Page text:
The FSA tightly controls the use of its logo. Its use is permitted on letters and electronic equivalents to customers, but only when used with the "authorised and regulated by the Financial Services Authority" statement.
The logo cannot be used on compliment slips, business cards or text messages (among others).
There has been some misunderstanding concerning the fees to be paid and their method of collection. The annual payment to the FSA will comprise of three elements:
- Periodic fee. The first year's payment will comprise two elements
- a fee for the 'stub period' 14/1/05 to 31/3/05 and then for the period 1/4/05 to 31/3/06
- Financial Ombudsman Service (FOS) levy - a flat fee of £50 applies for 2005-06
- Financial Services Compensation Scheme (FSCS) levy - the current level of levy is still awaited.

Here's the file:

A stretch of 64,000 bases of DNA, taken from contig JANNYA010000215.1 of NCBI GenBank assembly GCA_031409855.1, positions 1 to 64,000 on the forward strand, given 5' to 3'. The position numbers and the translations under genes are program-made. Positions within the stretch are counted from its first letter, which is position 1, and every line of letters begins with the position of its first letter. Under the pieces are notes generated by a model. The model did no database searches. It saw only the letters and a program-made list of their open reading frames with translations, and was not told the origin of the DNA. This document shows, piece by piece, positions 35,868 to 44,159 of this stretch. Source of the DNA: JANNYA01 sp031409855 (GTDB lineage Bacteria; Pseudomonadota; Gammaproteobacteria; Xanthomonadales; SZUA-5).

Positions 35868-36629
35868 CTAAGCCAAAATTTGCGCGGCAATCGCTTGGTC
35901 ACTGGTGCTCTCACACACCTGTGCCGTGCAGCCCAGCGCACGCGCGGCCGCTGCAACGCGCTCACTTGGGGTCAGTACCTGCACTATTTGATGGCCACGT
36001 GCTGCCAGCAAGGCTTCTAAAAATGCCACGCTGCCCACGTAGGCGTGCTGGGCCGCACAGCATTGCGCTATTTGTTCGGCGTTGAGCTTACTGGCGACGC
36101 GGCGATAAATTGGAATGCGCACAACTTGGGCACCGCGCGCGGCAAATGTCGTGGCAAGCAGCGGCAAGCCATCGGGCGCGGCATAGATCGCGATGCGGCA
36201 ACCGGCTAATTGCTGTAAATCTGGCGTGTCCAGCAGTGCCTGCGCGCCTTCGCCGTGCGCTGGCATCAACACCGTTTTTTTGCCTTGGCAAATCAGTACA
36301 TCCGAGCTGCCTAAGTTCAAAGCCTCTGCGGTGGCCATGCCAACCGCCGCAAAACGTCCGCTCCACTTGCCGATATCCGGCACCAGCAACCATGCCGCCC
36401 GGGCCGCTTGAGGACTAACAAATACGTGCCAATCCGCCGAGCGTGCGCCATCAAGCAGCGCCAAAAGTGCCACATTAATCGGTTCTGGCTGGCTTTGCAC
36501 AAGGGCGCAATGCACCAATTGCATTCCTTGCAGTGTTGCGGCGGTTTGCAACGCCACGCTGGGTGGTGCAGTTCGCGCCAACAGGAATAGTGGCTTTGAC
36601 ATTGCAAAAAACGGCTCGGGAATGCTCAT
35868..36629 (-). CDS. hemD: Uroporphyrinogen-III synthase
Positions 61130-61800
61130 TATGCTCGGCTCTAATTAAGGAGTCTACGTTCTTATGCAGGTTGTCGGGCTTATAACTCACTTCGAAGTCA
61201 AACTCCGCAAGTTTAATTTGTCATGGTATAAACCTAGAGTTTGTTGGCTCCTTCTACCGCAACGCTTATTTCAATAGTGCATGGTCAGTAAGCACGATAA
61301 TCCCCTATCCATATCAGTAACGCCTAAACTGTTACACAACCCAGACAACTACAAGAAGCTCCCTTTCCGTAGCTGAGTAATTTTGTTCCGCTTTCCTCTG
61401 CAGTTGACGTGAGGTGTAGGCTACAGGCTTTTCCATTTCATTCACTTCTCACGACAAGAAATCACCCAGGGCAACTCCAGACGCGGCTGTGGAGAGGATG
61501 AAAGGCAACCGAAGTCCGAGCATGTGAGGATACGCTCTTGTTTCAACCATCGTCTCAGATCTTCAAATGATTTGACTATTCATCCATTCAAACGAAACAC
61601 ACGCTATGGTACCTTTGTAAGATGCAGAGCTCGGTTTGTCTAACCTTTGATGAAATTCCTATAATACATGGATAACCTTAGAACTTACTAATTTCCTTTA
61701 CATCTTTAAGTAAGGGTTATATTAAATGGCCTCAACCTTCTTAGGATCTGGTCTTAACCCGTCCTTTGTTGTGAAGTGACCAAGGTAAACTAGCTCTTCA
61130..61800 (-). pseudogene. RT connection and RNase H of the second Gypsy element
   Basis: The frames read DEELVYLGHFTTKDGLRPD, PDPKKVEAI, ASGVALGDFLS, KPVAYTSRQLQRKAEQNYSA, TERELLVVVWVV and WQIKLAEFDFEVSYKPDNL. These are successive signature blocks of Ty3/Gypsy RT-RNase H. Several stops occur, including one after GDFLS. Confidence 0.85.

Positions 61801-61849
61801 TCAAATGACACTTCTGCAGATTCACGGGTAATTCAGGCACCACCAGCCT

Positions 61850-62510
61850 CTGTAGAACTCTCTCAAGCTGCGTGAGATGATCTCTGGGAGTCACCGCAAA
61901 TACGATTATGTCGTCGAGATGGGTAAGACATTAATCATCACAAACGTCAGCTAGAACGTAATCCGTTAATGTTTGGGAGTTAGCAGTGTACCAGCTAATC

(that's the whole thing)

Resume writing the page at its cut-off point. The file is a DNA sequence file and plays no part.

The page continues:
In addition to the levies, the FOS will charge a case fee of £360 per retail customer and £475 per small commercial customer complaint, but the first two chargeable complaints per firm will be free of charge.
The FSCS has a maximum contribution cap of 0.8% of a firm's eligible income (or its annual income where no eligible income has been disclosed) for the period 1/4/05 to 31/3/06.
Biba has been discussing with the FSA the possibility of arranging an instalment facility for the payment of FSA fees and levies - further details will be made available in due course.
The final area of uncertainty concerns the periodic reporting of data to the FSA and the completion of the retail mediation activities report.
At the time of writing, the content of the report return and the timing of its submission are the most frequently raised issues from callers to Biba.
The FSA is starting to issue more guidance to firms on what is required and when, and of course Biba will be providing information to assist its members.
- Steve White is regulation and compliance manager at Biba.